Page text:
If you have ten quid to spend on a bottle of wine, you could do far worse than to invest in one from Chile. Has the BBFC finally succumbed to product placement? No chance! The thought was planted in my mind by a mysterious juxtaposition of Chile's Atacama Desert, the least humid place on earth, and Belfast City Centre...of which the same cannot exactly be said.
Those in the know will already have clocked that the reference to The Atacama is prompted by Patricio Guzman's haunting and thought provoking documentary, "Nostalgia for the Light". It opens with the creaking movements of an antique German telescope being coaxed into place, at a pace as leisurely as the beginning of "There Will Be Blood".But pretty soon you realise that Guzman is creating powerful metaphors for The Disappeared of Pinochet's regime, using light, time, the cosmos, the desert, sand, stardust, prisoners watching the stars, an architect measuring his prison camp by pacing it, and heartbreaking mothers, sisters and wives searching the desert with their hands for the bone fragments of their loved ones. The irony is that astronomy, and indeed other disciplines like archeology and architecture, although suppressed by Pinochet, are better known and understood than Chile's recent, traumatic past. These are the sciences of truth, but history in Chile is a science of covering up and oblivion.
For personal reasons, this has become linked in my mind with Belfast. I do not mean that the issues, politically, economically, culturally, are remotely comparable. The causes of the recent conflict in Northern Ireland derive from a divided community and sense of identity for which there is no ready equivalent in Chile. But Belfast has set off a nostalgia in me. I worked on the Peace Process for five years, in the early 1990s and again from 2004. Recently, I have been asked to write an essay about this latter period. I don't know when or whether it will see the light of day. But "Nostalgia for the Light" and nostalgia for Belfast have got me thinking about history, truth and reconciliation. And remembering. Negotiating in a tower block in Belfast with Gerry Adams, Martin McGuinness and their team is something you don't easily forget...especially when the meeting lasts for 14 hours and ends at four in the morning.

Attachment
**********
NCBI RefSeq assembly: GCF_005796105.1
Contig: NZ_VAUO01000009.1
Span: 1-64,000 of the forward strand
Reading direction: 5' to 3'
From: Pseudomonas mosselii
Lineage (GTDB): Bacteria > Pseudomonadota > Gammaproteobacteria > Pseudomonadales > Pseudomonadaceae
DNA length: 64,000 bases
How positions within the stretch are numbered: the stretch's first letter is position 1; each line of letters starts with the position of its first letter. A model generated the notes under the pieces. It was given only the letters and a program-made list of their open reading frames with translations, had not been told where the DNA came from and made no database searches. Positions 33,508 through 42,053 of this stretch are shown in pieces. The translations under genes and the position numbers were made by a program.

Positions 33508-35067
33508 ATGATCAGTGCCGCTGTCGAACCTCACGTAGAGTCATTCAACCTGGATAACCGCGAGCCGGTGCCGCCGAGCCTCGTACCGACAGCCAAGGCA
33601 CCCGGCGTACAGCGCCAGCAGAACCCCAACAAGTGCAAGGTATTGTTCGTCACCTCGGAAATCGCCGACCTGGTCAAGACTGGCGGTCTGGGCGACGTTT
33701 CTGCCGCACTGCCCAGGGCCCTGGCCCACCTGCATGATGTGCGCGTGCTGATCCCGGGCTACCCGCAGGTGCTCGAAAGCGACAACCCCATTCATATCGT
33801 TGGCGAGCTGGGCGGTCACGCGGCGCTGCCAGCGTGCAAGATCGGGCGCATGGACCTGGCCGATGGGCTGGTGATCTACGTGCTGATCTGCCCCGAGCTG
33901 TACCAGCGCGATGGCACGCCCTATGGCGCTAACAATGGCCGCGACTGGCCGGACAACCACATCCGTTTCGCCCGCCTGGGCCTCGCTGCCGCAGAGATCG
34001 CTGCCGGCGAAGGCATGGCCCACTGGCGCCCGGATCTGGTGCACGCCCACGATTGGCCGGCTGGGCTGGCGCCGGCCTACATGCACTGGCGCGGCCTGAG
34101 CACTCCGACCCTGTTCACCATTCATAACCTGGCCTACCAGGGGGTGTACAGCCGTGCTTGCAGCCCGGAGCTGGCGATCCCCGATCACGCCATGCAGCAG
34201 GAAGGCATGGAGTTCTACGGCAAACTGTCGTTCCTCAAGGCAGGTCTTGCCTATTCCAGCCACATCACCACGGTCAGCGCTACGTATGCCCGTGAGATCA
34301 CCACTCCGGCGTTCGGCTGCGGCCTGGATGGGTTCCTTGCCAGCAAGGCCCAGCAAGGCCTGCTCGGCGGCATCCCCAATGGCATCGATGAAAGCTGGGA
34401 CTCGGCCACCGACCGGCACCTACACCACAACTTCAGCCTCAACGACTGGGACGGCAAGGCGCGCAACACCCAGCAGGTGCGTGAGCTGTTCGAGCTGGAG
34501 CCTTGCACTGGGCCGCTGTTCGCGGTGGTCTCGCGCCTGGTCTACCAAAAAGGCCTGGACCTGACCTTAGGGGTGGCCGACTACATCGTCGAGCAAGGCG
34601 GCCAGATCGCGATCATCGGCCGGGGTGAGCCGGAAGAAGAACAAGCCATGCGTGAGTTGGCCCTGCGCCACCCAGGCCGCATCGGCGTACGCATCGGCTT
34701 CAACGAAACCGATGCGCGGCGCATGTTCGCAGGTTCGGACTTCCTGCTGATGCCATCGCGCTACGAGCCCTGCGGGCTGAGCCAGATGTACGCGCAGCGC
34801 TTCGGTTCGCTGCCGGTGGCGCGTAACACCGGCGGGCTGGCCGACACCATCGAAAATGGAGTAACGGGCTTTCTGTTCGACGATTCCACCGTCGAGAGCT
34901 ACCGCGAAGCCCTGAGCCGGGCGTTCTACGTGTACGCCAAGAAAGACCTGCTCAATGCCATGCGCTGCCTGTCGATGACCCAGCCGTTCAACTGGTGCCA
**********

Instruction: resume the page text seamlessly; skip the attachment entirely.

One twist of the master metaphor of astronomy in "Nostalgia for the Light" is where one of the interviewees wishes the powerful telescopes of the Atacama could be turned on the desert itself, onto its secrets of scattered bodies and bones which have become flakes of calcium. The same urge for truth has been powerful in Northern Ireland in the recent past, with the Inquiries into the events of Bloody Sunday and other highly charged and traumatic episodes, and the undiminished passion to clear up the "cold cases", establish what really happened, and bring some closure to the relatives of the victims, with their still searing grief.
And yet, although I can remember writing papers on truth and reconciliation processes in 2003 and 2004, the issue did not form part of the negotiations I was involved in in those years. I may be wrong, but my sense is that it was viewed by the talks participants as too unwieldy, and more likely to get in the way of, rather than promote, the "acts of completion" which we were seeking. Although I am not sure I agree, I even remember commentators who said the trick was not to address the causes of the conflict but to find ways around them.
However that may be, "Nostalgia for the Light" is a powerful and poetic stimulus to thought about these issues. And it is deeply moving. Knowing as I do the Huffington Post's interest in documentary film, I wanted to add my voice to those who have drawn attention to it. To use a word beloved of my Irish colleagues during the Peace Process, it is a film which "transcends" its origins, and can help each of us to reflect on our own nostalgia, darkness and light.